There’s only one picture there as I write this.  One.  Nothing much to raise much of a ruckus about, but I was excited that it’s there, whether or not it’s fall-down-spectacular.  (I really like that one picture, though, and I’m glad it’s the first.)

Giving Vista another chance

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You shouldn’t be too closed-minded in the tech world. I try to keep an open mind when new versions of my favorite operating systems are released. Once upon a time, I had been excited about Windows Vista when it was still in beta testing. Near Vista’s release date, I installed a “release candidate” (one of the final testing versions) on my laptop and primary desktop computer.

Aside from the slick new interface and a few new features (like “Instant Search”) to drool over, my experience wasn’t wonderful. Boot-up times were sluggish. Programs took an eternity to load. Resuming from standby was torture. It wasn’t a difficult decision to remove it and wallow contentedly in the stability and friendliness of Windows XP.

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Windows ‘service packs’ and why you want them

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If you use Windows XP and you’ve turned on “Automatic Updates,” you already know that Microsoft sends updates for Windows fairly often. Aside from “Update Tuesday,” the second Tuesday of every month when Microsoft releases important security-related updates, other patches and bug fixes trickle down throughout the month as well.

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Summer’s almost over, but phishing season has just begun

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Some people are relentless. They want access to your personal bank accounts, your credit cards, your e-mail addresses, your user names and passwords. It never stops. Just because you’ve got your computer locked down and bulletproof, don’t underestimate the subtle attacker who politely rings the doorbell and waits for you to open the door yourself.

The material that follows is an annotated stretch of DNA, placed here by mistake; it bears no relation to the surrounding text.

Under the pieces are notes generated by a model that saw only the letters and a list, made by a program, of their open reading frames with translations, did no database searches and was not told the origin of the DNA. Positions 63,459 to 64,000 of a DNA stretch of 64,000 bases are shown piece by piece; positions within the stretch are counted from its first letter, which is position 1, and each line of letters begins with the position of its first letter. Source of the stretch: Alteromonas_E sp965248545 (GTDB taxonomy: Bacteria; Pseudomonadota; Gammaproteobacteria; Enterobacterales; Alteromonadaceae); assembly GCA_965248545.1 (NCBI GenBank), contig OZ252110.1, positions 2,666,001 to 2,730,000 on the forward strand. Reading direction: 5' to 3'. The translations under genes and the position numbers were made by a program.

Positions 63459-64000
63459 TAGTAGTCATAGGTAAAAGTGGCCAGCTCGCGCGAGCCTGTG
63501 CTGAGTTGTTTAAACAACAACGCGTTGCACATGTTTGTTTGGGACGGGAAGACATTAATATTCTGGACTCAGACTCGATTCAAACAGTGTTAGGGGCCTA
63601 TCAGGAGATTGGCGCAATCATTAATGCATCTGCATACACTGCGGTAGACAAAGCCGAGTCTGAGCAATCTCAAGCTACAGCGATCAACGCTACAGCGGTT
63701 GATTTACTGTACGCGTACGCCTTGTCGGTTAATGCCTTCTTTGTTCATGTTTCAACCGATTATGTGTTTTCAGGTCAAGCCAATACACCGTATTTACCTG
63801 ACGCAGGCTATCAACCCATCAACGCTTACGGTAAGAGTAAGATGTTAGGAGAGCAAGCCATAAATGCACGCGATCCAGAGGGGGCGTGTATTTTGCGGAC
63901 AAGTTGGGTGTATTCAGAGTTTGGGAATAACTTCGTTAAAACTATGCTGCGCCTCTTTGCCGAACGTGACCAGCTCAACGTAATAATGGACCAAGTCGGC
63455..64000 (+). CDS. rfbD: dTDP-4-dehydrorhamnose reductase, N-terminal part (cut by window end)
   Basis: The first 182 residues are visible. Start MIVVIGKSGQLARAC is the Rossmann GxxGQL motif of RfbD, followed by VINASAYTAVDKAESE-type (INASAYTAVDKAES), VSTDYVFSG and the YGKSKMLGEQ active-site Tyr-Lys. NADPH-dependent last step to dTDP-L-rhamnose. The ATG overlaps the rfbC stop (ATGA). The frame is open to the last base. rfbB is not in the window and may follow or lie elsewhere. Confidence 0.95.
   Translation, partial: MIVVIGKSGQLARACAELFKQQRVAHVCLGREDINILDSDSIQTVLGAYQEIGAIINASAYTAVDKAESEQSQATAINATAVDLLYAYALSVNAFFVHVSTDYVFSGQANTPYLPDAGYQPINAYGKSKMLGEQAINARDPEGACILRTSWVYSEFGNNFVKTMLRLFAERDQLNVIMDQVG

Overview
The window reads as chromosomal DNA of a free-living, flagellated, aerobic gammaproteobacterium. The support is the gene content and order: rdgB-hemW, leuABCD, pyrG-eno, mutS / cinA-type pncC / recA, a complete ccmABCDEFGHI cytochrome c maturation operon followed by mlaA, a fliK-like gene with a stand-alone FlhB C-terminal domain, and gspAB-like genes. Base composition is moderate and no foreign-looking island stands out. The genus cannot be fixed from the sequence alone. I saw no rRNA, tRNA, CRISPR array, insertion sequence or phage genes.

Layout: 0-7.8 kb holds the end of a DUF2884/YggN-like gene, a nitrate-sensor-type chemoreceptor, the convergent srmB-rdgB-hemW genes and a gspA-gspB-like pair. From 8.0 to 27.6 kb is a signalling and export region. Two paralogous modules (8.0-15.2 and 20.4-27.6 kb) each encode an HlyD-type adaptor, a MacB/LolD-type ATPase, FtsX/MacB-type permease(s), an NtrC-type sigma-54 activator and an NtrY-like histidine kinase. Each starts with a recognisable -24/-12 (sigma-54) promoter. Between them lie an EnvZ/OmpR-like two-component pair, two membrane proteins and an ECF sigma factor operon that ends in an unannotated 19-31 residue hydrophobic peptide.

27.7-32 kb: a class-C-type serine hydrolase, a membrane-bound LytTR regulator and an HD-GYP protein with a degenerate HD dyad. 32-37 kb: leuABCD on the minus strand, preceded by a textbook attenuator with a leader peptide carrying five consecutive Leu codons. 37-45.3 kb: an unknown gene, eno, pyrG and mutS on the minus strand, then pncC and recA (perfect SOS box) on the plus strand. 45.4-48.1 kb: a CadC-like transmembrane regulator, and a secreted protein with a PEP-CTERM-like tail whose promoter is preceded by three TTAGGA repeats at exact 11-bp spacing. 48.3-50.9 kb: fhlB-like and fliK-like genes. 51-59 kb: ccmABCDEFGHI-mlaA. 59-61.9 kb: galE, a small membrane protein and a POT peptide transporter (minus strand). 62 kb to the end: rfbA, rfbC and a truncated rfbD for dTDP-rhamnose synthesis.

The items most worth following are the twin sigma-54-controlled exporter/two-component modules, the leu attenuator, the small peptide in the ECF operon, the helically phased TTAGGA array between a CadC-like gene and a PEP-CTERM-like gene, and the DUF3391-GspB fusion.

This week, we’re going phishing.
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Your memory is not what you think

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This week I’d like to dispel a common misconception about two distinctly different pieces of standard computer hardware — that the two ways that your computer stores data are the same.

Technicians and marketers often assume the public understands when it comes to RAM and hard drives, so the terms get tossed around without much explanation. Let’s clear this up.

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So glad I didn’t fall in love with iPhone

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I’ve watched in amazement as good friends ran alongside the ever-moving iPhone train, grappled with the rushing behemoth, then jumped on board.  Ever since, I’ve continued to see more and more flaws and failures in the iPhone and bundled/add-on applications.

Now it seems that Apple can decide to disable applications you purchased legally through their Apple Store.  One minute it works, the next, poof.  I’ve read stories about legitimate apps appearing, then disappearing (then reappearing, then re-disappearing) from the Apple Store.  I’ve read about MobileMe, and even how Jobs himself isn’t impressed with how Apple has handled this product.

All I know is, I’m happy to have grabbed my Palm Centro for $99 when I did.  Otherwise I might have heard the siren song – big touchscreen, elegant phone, beautiful colors, neato features.  I can see the appeal, but for all the hassle?  Not worth it for me.